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Thread: Korg Oasys >>> time will tell <<<

  1. #1
    Anthony's Avatar
    Anthony is offline 8-bit gen. (Volken)
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    Korg Oasys >>> time will tell <<<

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    '

    Decades without products before time are always a promise of sterile innovation into the future.

    ...Fairlight,Synclavier...extracted their technology merits even to these days.

    Where and when would Emu,Akai even begin to shape this technology if they haven't seen the promise of Farilight?
    Just a one corner of the creative side, certainly the story could be told even before 2 of the big boys.

    I mention this because saturation of present offer in world of consumer and pro equipment is making (sadly) life to such machines impossible.

    Like Tour De Force car design a prototype we know to never shape in reality but nevertheless presents direction how next models will gaze into production.

    One of such creations was Korg Oasys, Korg presented a promising open architecture and same brought great fame to later Trinity...Triton series. I remember talking to one of designers (Bowen,Bowers?) at Music Show, and even then I was told that Oasys is just that. Presentation of innovation Korg is yet to offer in future products. We both agreed what industry already knows today that even financial cycles of securing the parts for production and support for next 5-8 years would make more then sobering boost to abandon any idea of making alone product as Oasys.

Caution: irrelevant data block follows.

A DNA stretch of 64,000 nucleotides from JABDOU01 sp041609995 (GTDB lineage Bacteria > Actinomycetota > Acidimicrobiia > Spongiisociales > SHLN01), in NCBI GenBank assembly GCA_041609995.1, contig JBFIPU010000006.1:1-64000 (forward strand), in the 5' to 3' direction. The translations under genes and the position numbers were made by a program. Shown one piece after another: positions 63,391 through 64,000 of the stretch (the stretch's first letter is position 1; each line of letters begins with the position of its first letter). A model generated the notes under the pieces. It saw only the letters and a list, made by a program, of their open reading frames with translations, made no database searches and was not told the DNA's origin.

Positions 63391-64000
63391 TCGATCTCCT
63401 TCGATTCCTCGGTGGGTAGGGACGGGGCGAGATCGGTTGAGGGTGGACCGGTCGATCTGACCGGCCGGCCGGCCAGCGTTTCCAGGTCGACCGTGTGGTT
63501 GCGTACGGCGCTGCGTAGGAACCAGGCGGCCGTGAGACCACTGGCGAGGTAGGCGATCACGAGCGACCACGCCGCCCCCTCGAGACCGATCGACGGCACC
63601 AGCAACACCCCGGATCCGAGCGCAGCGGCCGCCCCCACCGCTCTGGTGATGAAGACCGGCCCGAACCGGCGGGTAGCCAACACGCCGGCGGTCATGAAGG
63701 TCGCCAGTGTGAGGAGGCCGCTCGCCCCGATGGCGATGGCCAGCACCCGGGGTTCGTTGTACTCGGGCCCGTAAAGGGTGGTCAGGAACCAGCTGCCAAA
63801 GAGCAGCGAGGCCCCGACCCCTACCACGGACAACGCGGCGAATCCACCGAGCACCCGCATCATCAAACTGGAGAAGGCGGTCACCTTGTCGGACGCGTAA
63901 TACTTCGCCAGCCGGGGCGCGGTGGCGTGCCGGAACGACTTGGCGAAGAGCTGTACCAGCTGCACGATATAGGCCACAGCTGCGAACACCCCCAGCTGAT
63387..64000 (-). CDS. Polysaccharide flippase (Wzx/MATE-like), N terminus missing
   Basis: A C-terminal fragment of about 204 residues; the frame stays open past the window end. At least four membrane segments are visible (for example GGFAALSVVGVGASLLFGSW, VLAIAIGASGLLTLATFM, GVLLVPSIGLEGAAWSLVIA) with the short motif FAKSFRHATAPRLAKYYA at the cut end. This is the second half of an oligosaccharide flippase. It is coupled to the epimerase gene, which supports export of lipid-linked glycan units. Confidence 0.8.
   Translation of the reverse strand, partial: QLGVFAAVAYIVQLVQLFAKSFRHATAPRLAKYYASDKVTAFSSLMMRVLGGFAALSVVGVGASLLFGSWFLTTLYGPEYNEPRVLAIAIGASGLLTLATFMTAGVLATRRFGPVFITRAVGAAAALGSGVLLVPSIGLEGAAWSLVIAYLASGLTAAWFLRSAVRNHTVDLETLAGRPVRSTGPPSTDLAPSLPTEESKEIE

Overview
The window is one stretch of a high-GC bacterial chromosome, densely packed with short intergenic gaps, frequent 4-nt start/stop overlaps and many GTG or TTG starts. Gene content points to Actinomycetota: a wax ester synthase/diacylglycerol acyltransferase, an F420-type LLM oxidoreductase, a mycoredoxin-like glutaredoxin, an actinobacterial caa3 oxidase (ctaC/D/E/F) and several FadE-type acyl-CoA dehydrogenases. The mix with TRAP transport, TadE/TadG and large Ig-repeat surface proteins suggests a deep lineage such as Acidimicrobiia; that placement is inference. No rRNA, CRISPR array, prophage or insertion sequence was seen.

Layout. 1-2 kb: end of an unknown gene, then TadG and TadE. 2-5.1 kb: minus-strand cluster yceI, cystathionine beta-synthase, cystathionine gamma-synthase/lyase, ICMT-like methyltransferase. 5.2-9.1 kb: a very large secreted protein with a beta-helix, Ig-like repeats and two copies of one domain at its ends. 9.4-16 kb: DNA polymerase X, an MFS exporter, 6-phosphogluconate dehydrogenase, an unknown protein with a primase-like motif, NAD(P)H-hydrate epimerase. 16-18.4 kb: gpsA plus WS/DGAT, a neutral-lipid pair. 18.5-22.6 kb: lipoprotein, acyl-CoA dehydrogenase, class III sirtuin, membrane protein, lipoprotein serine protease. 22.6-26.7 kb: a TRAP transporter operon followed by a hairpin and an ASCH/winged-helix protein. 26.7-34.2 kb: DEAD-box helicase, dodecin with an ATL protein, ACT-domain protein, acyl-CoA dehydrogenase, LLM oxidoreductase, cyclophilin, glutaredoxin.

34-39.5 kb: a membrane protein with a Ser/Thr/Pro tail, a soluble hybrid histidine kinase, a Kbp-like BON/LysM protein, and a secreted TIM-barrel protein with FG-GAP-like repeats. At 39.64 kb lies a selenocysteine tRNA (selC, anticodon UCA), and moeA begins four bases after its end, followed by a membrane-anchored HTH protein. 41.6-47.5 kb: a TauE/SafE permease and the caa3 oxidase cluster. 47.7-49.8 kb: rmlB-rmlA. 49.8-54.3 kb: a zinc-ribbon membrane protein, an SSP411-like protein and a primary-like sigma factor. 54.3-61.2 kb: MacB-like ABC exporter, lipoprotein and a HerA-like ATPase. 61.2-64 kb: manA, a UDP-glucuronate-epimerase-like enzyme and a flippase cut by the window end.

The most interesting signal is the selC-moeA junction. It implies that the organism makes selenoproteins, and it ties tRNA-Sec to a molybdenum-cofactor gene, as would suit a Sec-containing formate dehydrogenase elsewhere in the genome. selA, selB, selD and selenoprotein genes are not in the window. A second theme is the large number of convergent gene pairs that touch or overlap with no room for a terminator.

Well, early steps to this year brought Oasys as full production ready instruments. From one side I'm happy because landmark products are necessary for future innovation and if Korg manages to actually cover production expenses and make this success, this is fantastic news.

    But, I fear this is very dangerous step in reality where market can no longer realistically appreciate this price range of instruments (remember hardware samplers) today when my beloved Emu is nothing but music card maker for Creative, I think my doubts are not exaggerated.

    Many could financially endure this with even greater aplomb then Korg, but they feel this is somewhat of utopia, these days when recording cards are less then 100$.

    If Korg fails, this demise would even more cement bravery of others makers who also considered such creations, and I repeat for real progress product like this are important.

    As ex. CMI3 owner I hope Korg will make Oasys as viable success,lets all hope so.

    Good thing is that present Oasys is slightly less cut version from 1995. Oasys, and making almost as half reduced in cost as projected with first version

    Oasys 2005


    '
    Last edited by Anthony; 01-22-2005 at 22:05.

  2. #2
    Atterion is offline The Dark Knight